As Tesla continues to advance its self-driving and autonomous technology, it showcases what Tesla Full Self-Driving cars can do along the way. Its been a long journey and this article showcases some of the demonstrations Tesla has provided over the years, including the most recent ones.
Starting as early as 2016, Tesla posted two impressive videos demonstrating future autonomous AutoPilot capabilities (now part of the Full Self-Driving option), letting viewers see, even back then, how the cars can essentially drive themselves without human input. This is considered Level 4 or Level 5 driving (see What do Levels mean?).
Of course, Tesla has not yet released these capabilities to their production vehicles, but during Autonomy Day, Elon promised that autonomous Full Self-Driving capabilities should be ‘feature complete’ by the end of 2019, with consumer access likely in 2020. Of course, that didn’t materialize, unfortunately.
Early 2016 Tesla Full Self Driving Videos
These videos were created in late 2016 showing what could be done back then. One can only image how far they’ve come since then and that full autonomous driving could become reality with Hardware 3 (AP 3), barring rigorous testing, of course.
2016 Video: Full Self-Driving and Parking
This video shows the future of self-driving with Tesla’s Autopilot system taking control of the vehicle, all the way to a Tesla parking itself. The car starts out its journey from driveway, going into city traffic and then onto a highway. The car makes turns, stops at stop signs and traffic lights and changes lanes with ease. The person behind the wheel barely keeps his hands on the bottom of the steering wheel and is there only to take over in case of an emergency. The video also showcases occasional views from the cameras on bumpers and fenders.
Towards the end of the video, the human gets out of the car at a Tesla-owned building. The car swings around the parking lot and stops as a person walks in front of the car. The vehicle then expertly parks itself in a parallel parking spot and shuts off the motor, This video seems a bit clunky because the motion is sped up rather than showing the video in normal speed. It’s set to “Fade to Black” by the Rolling Stones for a humorous touch.
2016 Video: Full Self-Driving Sensor View
This demonstrates the technology and hardware behind Tesla’s Autopilot system. This is from the same vantage point as the first video, and it is shown faster than real-time. The main screen shows an ordinary video from a driver behind the wheel, but he is not in control the car and he keeps his hands in his lap. On the right of the screen, the video shows three camera views in rectangular boxes for the right rear, left rear and front-facing camera views.
The cameras show obstacles in green and blue translucent boxes. The middle yellow stripe on a road is in red. Street signs appear in purple boxes. The safety cameras relay an augmented reality-type picture on the screen in black-and-white. Most of the action takes place along country roads with no sidewalks.
At one point in the middle of the countryside with no traffic, two women are on the right side of the two-lane road jogging. There is no sidewalk. The car recognizes the obstacles on the camera and then stops to make sure the joggers are not going to get in the road. The car proceeds after a few seconds. Shortly after that, the vehicle sees a parked car in a driveway as the car turns right. The vehicle stops ever so briefly to make sure the other car isn’t backing out of the driveway. This might pose a problem if a car behind the Tesla doesn’t see the self-driving car stop suddenly. Of course, this autonomous vehicle isn’t driving very fast to begin with because it came from a complete stop before stopping again in a 35-mph zone.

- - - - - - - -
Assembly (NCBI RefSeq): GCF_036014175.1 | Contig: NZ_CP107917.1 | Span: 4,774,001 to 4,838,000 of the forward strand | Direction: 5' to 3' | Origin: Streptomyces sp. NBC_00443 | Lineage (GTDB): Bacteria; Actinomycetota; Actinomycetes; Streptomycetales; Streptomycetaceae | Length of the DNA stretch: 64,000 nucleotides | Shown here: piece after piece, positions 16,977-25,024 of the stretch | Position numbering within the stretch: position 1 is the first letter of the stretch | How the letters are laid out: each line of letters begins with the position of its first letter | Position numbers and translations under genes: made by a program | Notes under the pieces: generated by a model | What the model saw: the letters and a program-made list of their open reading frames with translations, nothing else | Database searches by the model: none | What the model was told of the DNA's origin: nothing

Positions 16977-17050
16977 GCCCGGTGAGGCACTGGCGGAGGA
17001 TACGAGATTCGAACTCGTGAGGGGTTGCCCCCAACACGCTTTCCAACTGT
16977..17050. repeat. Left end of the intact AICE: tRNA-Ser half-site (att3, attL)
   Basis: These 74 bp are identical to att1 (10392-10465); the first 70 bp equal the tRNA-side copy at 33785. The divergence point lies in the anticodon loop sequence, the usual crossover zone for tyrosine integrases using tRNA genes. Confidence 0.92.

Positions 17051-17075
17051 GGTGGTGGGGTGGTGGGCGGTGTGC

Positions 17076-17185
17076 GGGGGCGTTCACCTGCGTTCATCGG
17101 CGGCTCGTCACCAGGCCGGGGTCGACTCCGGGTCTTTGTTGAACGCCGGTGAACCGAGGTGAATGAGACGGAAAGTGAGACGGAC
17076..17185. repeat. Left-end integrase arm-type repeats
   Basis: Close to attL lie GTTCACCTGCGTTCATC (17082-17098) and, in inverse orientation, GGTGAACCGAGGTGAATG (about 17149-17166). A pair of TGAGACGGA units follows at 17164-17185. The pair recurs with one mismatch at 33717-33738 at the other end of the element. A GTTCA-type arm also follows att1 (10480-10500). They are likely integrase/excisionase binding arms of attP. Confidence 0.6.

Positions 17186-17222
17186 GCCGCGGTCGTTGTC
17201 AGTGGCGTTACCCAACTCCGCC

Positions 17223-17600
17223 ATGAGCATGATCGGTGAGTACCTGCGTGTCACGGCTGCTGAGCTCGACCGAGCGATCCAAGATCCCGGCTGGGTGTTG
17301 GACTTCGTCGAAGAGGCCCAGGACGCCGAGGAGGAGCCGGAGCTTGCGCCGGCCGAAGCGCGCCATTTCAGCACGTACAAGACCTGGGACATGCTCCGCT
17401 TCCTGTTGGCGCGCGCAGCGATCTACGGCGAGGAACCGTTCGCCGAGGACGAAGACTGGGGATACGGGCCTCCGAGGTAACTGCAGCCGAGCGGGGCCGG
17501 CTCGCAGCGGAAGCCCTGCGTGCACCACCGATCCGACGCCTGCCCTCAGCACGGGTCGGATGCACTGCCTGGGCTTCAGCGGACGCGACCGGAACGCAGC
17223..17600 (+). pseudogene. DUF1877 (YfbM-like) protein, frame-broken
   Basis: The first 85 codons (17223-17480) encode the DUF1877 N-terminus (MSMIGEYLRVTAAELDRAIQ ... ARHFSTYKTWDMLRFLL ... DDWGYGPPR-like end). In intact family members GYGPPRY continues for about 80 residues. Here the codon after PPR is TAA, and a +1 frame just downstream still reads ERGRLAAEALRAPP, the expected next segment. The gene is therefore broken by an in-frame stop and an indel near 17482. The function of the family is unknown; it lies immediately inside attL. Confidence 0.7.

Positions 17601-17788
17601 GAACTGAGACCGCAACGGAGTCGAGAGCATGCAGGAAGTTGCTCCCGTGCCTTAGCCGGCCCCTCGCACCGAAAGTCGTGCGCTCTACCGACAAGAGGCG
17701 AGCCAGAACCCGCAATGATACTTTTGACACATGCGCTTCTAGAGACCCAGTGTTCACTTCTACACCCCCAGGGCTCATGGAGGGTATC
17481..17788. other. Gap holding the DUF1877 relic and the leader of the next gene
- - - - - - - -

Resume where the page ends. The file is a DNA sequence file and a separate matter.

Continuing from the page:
At a couple of stop signs, the car knew when it could safely pull out into traffic and make a turn. After one stop sign, the car stopped for a split second before proceeding. The car parks itself at the same Tesla building from the first video. The car has to wait several moments for people and cars to move out of the way. This video has more detail to it with regards to the practical considerations of a self-driving car system.
October 2018: Navigate on Autopilot Video
One of the most self-driving-like features that current customers with Enhanced Autopilot or Full Self-Driving can take advantage of is Navigate on Autopilot. This impressive feature, shown above, allows users who set a destination that travels on closed-access highways or freeways to let the car fully drive itself from on-ramp to off-ramp, including lane changes. When the video was made above, users still had to confirm lanes changes, but now, with the most recent software updates, this is no longer required.
April 2019: Full Self-Driving Demo Video
During the impressive Autonomy Day where Tesla went into great detail on its Autopilot and Full Self-Driving progress, it released the video above using a Model 3 with development software to showcase just how close the software is to being ‘feature complete’ by the end of 2019, as promised by Elon Musk. Again, Tesla did not meet this deadline, of course.
August 2021: AI Day
Although Tesla missed several key promised dates, they keep pushing forward with updating the software, including only cameras via Tesla Vision and they now hope to release the FSD Beta software to more testers in 2021.
During Tesla AI Day in August 2021, they again showcased another demo as shown as part of the introduction to the event, here:
In addition, the current set of FSD Beta testers continue to post videos, like these:
Interested in Tesla Autopilot? Dig in a bit more here: